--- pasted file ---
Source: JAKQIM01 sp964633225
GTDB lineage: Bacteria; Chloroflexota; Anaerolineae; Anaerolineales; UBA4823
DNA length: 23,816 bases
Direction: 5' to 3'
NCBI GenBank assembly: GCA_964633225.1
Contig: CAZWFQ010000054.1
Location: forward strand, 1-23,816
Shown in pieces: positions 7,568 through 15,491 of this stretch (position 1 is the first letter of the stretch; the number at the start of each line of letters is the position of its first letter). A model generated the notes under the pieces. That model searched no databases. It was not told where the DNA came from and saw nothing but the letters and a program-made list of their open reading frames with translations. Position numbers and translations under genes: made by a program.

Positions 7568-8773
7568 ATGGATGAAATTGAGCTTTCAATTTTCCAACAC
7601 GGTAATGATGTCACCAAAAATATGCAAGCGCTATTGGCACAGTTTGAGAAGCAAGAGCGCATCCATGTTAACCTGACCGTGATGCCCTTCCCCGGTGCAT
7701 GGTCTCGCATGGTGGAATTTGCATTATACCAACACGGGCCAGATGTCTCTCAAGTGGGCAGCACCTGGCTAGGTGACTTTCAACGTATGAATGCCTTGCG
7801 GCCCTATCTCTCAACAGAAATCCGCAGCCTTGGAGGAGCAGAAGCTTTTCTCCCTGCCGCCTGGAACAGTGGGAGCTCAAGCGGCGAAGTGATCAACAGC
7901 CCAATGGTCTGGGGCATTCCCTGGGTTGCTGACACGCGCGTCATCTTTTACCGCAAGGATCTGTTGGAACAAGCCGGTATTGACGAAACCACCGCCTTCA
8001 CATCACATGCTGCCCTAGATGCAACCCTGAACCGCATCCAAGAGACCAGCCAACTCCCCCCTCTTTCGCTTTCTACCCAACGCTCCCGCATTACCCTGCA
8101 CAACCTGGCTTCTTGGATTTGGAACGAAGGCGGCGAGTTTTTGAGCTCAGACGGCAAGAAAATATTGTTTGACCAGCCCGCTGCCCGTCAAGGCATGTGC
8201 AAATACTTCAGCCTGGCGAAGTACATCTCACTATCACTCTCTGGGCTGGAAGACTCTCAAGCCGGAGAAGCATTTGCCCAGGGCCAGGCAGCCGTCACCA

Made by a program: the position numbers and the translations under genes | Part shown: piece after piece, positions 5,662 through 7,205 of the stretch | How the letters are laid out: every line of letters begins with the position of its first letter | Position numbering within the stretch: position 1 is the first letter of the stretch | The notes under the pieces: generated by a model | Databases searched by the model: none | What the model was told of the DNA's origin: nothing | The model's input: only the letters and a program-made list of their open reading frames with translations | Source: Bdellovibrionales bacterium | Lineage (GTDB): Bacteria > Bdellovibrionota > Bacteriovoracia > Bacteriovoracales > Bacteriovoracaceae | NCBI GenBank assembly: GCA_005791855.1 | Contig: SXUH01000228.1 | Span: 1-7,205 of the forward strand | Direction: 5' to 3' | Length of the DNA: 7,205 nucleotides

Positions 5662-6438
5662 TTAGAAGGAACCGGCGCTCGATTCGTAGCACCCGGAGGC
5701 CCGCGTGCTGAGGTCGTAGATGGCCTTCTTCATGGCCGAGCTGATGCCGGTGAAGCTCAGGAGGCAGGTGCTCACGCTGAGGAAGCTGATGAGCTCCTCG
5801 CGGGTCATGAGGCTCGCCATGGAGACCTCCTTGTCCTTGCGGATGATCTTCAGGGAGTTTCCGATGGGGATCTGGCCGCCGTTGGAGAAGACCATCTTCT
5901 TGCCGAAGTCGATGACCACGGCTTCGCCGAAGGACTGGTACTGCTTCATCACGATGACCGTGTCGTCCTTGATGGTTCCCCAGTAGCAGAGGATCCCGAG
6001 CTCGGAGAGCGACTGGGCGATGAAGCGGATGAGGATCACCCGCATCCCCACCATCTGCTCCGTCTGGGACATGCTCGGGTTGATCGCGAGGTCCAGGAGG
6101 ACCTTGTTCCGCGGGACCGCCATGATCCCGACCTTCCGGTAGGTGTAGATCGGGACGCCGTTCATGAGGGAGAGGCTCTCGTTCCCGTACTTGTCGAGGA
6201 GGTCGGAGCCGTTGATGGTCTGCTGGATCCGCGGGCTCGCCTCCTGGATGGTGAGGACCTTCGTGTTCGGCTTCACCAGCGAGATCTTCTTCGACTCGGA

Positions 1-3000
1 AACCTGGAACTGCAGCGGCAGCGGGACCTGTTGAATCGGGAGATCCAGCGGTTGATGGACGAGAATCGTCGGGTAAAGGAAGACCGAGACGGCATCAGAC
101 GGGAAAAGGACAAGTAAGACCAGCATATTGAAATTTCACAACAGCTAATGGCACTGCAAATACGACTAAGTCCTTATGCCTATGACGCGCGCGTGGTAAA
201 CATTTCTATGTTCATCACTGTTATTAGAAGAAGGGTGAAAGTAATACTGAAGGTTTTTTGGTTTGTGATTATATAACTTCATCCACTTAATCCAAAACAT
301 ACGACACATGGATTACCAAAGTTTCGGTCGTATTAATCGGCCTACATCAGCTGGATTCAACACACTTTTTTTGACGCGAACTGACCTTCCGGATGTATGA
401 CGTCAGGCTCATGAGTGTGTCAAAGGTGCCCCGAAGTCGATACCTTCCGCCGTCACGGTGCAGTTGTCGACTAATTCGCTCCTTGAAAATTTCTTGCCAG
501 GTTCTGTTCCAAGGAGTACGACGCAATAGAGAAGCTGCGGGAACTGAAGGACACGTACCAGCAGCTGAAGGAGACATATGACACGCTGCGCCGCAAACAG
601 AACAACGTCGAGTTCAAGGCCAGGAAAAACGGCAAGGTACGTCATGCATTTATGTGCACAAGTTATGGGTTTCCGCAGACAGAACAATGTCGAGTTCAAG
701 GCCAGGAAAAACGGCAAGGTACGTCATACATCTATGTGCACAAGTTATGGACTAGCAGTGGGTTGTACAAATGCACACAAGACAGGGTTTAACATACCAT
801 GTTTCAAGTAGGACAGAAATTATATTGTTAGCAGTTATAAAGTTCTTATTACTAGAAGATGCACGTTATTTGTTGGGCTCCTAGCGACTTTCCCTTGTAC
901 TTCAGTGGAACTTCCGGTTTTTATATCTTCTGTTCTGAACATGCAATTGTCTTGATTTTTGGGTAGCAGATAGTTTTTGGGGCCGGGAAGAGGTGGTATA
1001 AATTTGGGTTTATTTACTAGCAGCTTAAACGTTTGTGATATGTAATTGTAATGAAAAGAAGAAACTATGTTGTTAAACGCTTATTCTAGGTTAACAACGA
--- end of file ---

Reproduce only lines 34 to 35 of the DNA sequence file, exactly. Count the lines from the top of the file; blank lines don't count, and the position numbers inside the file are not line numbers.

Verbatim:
601 AACAACGTCGAGTTCAAGGCCAGGAAAAACGGCAAGGTACGTCATGCATTTATGTGCACAAGTTATGGGTTTCCGCAGACAGAACAATGTCGAGTTCAAG
701 GCCAGGAAAAACGGCAAGGTACGTCATACATCTATGTGCACAAGTTATGGACTAGCAGTGGGTTGTACAAATGCACACAAGACAGGGTTTAACATACCAT